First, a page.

In Vermont’s capital city, holiday sales for small businesses were a mixed bag. It’s been steady for some and slow for others.
“November it’s been going down and it seems to be 9 to 10 percent lower this year in both months than it has been in the past,” says Cindra Conison, owner of The Quirky Pet.
Store owners speculate it could be a post-election lag or maybe it’s the weather that has business down.
“I don’t know if it’s the weather, but people aren’t out on the street, and last year typically the day after Christmas is booming too because people are in town,” says Conison.
It’s a similar scene just across the street at Woodbury Mountain Toys.
“The sales have actually been increasing up until this year unfortunately,” says Karen Williams, Owner of Woodbury Mountain Toys.
Williams says November and December are usually her busiest months. She has her own theory about why it’s been a sluggish holiday season.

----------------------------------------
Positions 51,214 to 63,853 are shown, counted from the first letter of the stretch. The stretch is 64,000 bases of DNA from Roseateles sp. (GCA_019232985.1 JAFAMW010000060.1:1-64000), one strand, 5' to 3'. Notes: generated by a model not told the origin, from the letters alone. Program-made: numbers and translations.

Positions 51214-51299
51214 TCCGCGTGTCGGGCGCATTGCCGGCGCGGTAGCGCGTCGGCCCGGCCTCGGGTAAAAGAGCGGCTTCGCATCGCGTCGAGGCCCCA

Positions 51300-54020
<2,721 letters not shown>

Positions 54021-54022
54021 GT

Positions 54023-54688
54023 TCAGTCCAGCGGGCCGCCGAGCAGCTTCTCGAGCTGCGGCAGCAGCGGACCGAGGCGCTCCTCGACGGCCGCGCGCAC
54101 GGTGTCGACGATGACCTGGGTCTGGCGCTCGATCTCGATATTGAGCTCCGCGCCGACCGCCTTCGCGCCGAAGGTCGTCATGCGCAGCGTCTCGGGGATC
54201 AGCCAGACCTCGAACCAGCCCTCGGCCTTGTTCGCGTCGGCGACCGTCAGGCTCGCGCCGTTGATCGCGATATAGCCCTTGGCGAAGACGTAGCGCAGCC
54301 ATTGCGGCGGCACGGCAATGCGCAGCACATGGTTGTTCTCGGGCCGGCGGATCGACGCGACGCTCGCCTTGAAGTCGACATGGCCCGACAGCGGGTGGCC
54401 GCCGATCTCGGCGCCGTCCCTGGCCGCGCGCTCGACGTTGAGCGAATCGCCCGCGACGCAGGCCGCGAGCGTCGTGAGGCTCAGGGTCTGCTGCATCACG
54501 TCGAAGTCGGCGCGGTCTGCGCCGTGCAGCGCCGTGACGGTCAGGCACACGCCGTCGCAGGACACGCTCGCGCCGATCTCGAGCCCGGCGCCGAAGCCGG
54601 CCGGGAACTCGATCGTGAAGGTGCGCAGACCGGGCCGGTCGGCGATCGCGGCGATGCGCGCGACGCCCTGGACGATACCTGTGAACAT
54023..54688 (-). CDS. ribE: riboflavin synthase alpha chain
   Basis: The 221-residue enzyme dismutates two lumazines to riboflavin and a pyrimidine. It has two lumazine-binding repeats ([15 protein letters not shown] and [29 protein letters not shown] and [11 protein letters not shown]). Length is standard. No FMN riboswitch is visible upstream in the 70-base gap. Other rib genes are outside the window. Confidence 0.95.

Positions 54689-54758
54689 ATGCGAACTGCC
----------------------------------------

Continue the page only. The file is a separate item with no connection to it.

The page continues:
“I was kind of hoping sales would be up for the holidays season, but unfortunately I think a lot of people are depending on the internet to do their shopping because it’s more convenient.”
But some small business have been more stable.
“Our old customers have found us in our new location and we’ve gained lots of new customers as well,” says Clinical Aromatherapist and AroMed Aromatherapy owner, Lauren Andrews.
She says there’s one soothing aromatherapy spray, called Transcend, which has been giving their store a holiday boost.
Whatever the store, customers appeared to have had specific items on their wish list this season.
“People are coming in, and it seems like the smaller items are selling as opposed to bigger items,” says Conison.
But local businesses remain optimistic. They say nothing beats in-person customer service.
“They know the games, they understand what kids like, and they are able to help my customers out with picking the right thing for the right person,” says Karen Williams of Woodbury Mountain Toys.
Vermont Businesses for Social Responsibility says for each dollar you spend at local stores, 45 cents returns to the local economy.